Ether is an anesthetic. Inhale a little and you feel no pain. Inhale a lot and it’ll knock you out. Exotic rhythms have that effect, too. There’s a place where they serve this cocktail made with ether. It’s not on any map and no cabbie can take you there. But it’s there just the same. The place is dimly lit, with scattered people sitting in shadows. You shiver once with fear, but the music calls to you. You go in anyway, and order what the girl with the intensely calm smile is having. The bartender says it an Ether Cocktail. Have one and your cares start to drift away. Have two or three and you’ll find yourself in a place where you won’t care how bad it hurts, wearing that same smile. I’ll have another, bartender, and one more for her.
It’s a real place, is Magdalena, New Mexico. Named by Spanish soldiers, it’s seen its share of history, been a silver mine boom town and went bust when the market collapsed. Unlike so many others, this town didn’t die, even when it’s well went dry. The song named for Magdalena, NM, is much like the town. It has a vitality, an energy that does justice to its name-sake, and the musical traditions it follows. The trumpet duet finally sets the song firmly in the high desert where it belongs. If you don’t want to go to Magdalena, NM, to see the historic sites or new art galleries (there are now two hotels in town!) you can just play this song until you do.
Ah, the Firebird. With more extreme styling than its Camaro sibling, and lower slung, you could get it with an OHC inline six and 4-speed manual in ’69, or you could get the Trans Am. Me? I wanted the 400 HO Ram Air 4-speed. It had more horsepower and rev’d 400 RPM higher than the Trans Am, yet looked like a regular Firebird. Can you say Q-ship? This song is like that car. It sneaks up on you, and then it puts the hammer down with massive amounts of bottom end power before it quickly unwinds all the way up the scale to redline. Dance to its tune and it’ll leave you breathless. What a ride… and song.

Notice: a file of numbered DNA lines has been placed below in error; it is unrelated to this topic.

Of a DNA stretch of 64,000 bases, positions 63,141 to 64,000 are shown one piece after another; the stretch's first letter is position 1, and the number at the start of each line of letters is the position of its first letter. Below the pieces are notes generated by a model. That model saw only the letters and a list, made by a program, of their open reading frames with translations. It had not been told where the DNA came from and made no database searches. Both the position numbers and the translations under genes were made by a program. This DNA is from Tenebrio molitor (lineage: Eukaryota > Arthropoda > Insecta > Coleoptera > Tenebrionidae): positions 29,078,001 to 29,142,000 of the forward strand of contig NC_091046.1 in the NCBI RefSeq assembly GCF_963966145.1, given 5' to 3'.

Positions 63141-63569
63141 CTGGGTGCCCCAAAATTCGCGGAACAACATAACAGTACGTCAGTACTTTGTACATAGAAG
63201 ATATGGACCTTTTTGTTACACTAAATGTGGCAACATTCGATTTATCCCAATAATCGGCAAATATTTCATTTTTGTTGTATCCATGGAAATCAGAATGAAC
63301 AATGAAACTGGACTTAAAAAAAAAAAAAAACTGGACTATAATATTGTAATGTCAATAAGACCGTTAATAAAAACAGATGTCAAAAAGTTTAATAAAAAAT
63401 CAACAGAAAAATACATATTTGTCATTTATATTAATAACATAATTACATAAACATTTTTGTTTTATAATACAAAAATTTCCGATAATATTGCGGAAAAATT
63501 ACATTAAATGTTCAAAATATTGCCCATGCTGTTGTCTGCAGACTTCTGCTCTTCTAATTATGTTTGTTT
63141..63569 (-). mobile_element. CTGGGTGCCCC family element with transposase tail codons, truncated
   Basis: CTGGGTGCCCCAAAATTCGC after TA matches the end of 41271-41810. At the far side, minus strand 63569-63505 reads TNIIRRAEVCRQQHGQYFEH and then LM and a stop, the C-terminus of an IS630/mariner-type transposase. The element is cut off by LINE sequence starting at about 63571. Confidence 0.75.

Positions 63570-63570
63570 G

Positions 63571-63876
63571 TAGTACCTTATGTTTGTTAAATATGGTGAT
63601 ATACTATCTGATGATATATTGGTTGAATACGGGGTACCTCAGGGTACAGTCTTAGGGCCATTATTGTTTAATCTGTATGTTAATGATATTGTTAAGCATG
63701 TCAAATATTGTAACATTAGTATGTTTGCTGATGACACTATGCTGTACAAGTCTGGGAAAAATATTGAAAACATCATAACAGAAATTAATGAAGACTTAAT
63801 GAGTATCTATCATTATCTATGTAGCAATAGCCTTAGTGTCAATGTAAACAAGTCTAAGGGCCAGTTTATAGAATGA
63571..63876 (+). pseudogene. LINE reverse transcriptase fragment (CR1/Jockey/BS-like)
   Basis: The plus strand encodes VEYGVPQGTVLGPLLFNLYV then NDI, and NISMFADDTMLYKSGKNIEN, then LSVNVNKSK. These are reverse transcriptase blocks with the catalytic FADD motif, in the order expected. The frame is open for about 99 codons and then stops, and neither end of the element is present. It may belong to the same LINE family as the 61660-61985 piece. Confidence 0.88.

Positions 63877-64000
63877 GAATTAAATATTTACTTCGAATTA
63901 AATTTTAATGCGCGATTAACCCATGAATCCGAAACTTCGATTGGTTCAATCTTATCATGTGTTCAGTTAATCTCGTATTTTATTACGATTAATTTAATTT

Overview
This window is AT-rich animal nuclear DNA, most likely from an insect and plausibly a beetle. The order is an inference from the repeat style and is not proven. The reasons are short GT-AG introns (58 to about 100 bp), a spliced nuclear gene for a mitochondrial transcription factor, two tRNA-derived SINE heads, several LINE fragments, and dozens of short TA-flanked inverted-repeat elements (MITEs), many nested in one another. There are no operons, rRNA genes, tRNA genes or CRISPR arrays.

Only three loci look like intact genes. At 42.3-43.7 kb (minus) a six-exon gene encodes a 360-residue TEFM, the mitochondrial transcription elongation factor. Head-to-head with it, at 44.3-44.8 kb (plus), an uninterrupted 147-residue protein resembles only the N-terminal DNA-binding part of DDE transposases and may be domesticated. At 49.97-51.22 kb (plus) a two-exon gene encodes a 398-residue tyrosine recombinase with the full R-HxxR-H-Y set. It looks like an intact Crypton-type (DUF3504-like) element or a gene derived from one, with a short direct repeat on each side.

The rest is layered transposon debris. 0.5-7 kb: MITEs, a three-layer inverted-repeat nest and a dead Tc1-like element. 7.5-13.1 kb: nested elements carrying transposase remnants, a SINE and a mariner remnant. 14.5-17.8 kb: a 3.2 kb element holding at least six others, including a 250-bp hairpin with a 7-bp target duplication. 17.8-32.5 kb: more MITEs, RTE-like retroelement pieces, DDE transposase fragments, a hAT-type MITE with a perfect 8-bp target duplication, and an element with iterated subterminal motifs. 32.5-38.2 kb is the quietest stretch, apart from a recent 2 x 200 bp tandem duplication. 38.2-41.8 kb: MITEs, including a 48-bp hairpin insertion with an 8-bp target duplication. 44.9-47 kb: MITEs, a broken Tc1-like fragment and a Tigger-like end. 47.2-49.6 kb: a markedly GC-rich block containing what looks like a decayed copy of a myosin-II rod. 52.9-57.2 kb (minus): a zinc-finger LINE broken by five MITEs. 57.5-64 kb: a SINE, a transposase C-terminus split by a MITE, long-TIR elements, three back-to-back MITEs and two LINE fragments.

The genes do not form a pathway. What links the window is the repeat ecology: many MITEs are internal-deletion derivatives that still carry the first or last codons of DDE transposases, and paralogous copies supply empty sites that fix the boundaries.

This song is intoxicating, much like its namesake. Tequila is made from the sap of the agave plant. And what a nectar it is. This is one of those songs that I can play over and over. It’s lush, warm. Falling rain begins the song, and the music builds slowly, like a coming rain storm in the desert, to reach its dramatic conclusion. And as suddenly as the desert rain comes, it ends, accompanied by the sounds of birds quenching their thirst. I guess you have to experience a rain storm in the desert to understand, or you can listen to “Agave Rain”.
What can I say about this cover one of the most beautiful songs to ever rule the radio? The Derangers interpretation is dramatic, beautiful, faithful to the mood of the original, sensitively and lovingly performed.
The Good, The Bad, The Ugly, Live
The Derangers rock the daylights out of their interpretation of one of the most iconic songs in filmdom. Man, they kill this song, in the best way! You’re gonna want to dance to it for all you’re worth, and you’ll be glad you did. That Daphne Blue ’61 Strat just screams throughout this wild and wonderful performance! I’ve got to see this performed live, from right up front.
In fact, that’s how I feel about The Derangers after listening to this record over and over again until I finished writing this review.
All songs are original except “Twang ‘Em High!” (Hang ‘Em High!) by Dominic Frontiere, “Wichita Lineman” by Jimmy Webb, and “The Good, The Bad, The Ugly, Live” by Ennio Morricone .
The Legend of Daphne Blue is Drew’s 1961 Daphne Blue Fender Stratocaster, which is played on every song.
The Legend of Daphne Blue is produced and recorded by Drew Townson. Design and layout by Ted James and Drew Townson.
The Derangers are on the Internet at www.derangers.com
and on Facebook at www.facebook.com/derangrmusic
On the Deep Eddy label and available from Deep Eddy Records at www.deepeddy.net
The Legend of Daphne Blue is dedicated in loving memory to Dana Townson, 1962 – 2011.—
This is Noel. Reverb's at maximum an' I'm givin' 'er all she's got.